Obama and Bush administrations saved
General Motors from bankruptcy, and now as the company prepares
denationalize, the government will help once again to reduce the
price of its upcoming EV. For every one of its 2011
Chevy Volt electric vehicles sold, the government will give
qualifying buyers a $7,500
USD tax credit (this also applies to vehicles like the Nissan Leaf). This helps GM and its competitors to
offer a more competitive price (after tax credit) and makes the vehicles potentially
profitable for the company.Critics of the tax
credit, rolled out under President Bush's leadership, will likely be
even more infuriated with pending proposals to bump the tax credit to as
high as $10,000 USD.For all its fortune in the U.S., GM
is finding resistance to its push for government assistance in
China. China, looking to support local EV efforts, has thus far
rebuffed GM's urging to adopt a level tax credit for Chinese EV
buyers. GM, which reportedly sold
more cars in China last year than the U.S., is currently deciding
whether to scrap plans to build a series of EV charging stations in
China's urban areas.GM China VP David Chen complains,"China
is the only country that has different subsidy policies [for electric
vehicles based on origin]. The U.S. government provides
US$7,500 for every electric car no matter where it comes from."As
a result, the Chevy Volt is anticipated to be priced at over $40,000
USD after any applicable tax credits when it launches later this
year. This will be drastically more expensive the domestic
hybrids produced by Chinese rivals.China, no stranger to
market regulation itself, recently announced an ambitious
plan spend 100
billion yuan ($14.7B USD) to fund its domestic automakers.At the moment, any EV sold in the U.S.
(regardless of the country of origin) can get full tax credits.
In China, though, U.S. EVs receive unequal treatment. Even
Japan, which long blocked auto imports from the U.S., recently
caved in and offered a whopping 3.24 million yen (roughly
$38,000 USD) tax rebate for those who buy Tesla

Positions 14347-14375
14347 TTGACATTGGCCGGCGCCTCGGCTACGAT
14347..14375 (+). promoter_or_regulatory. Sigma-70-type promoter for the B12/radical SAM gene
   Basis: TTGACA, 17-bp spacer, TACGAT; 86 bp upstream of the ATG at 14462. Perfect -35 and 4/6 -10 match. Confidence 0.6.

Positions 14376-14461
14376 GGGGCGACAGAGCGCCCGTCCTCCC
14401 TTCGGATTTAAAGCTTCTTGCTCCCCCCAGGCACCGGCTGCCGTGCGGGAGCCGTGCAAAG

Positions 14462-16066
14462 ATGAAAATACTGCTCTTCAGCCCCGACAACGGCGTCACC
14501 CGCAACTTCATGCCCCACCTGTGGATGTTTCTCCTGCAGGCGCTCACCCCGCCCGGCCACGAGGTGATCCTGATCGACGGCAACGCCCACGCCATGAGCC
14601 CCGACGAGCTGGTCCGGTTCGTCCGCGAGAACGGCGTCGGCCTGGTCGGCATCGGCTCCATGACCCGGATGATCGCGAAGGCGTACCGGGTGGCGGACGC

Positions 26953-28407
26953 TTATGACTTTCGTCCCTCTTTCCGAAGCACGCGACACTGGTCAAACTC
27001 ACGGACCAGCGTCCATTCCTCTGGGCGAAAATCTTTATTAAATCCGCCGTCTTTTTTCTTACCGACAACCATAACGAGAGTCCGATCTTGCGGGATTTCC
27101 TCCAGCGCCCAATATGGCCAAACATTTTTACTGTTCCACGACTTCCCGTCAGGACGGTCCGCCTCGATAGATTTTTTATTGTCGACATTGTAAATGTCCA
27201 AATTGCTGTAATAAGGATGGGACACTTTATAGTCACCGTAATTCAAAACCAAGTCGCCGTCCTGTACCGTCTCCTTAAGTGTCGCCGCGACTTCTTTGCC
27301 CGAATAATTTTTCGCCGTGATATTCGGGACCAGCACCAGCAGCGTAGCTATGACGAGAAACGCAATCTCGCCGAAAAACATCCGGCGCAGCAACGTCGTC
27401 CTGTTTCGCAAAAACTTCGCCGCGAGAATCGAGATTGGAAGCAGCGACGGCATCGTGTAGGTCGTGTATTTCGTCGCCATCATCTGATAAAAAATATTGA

Roadster EVs. The Roadster, a luxury competitor to the
Volt, currently retails for 12.8 million yen (roughly $149,200 USD)
in Japan.IHS Automotive analyst to Green
Car Advisor writes, "Although
the government is looking to increase the numbers of such vehicles
sold in the country, it is aiming to maintain the stranglehold of
locally built vehicles, and this is unlikely to change."China's
EV dominance isn't merely limited to domestic assembly, though.
The growing giant also maintains a tight grip on around 95
percent of the world's rare earth metal production. EVs and
hybrid vehicles use much more rare earth metals then standard
vehicles. And it takes years to create active mines and
processing facilities for rare earth metals. Thus, to some
extent, China will be able to dictate the price of EVs and hybrids
quote: At least with the Free Market (Capitalism) choices are not centralized and highly based on individuals choosing whats best for them.
quote: Corporations are directly supported by the government and can't exist without Government involvement.
quote: I dislike socialism because its a system that causes much more disparity reduces the standard of living, and people can never acquire the fruits of their own labor they have to share it with the rest of society.
quote: Your claim of Misanthrope only applies to people who wish to steal my wealth for themselves. I worked for it!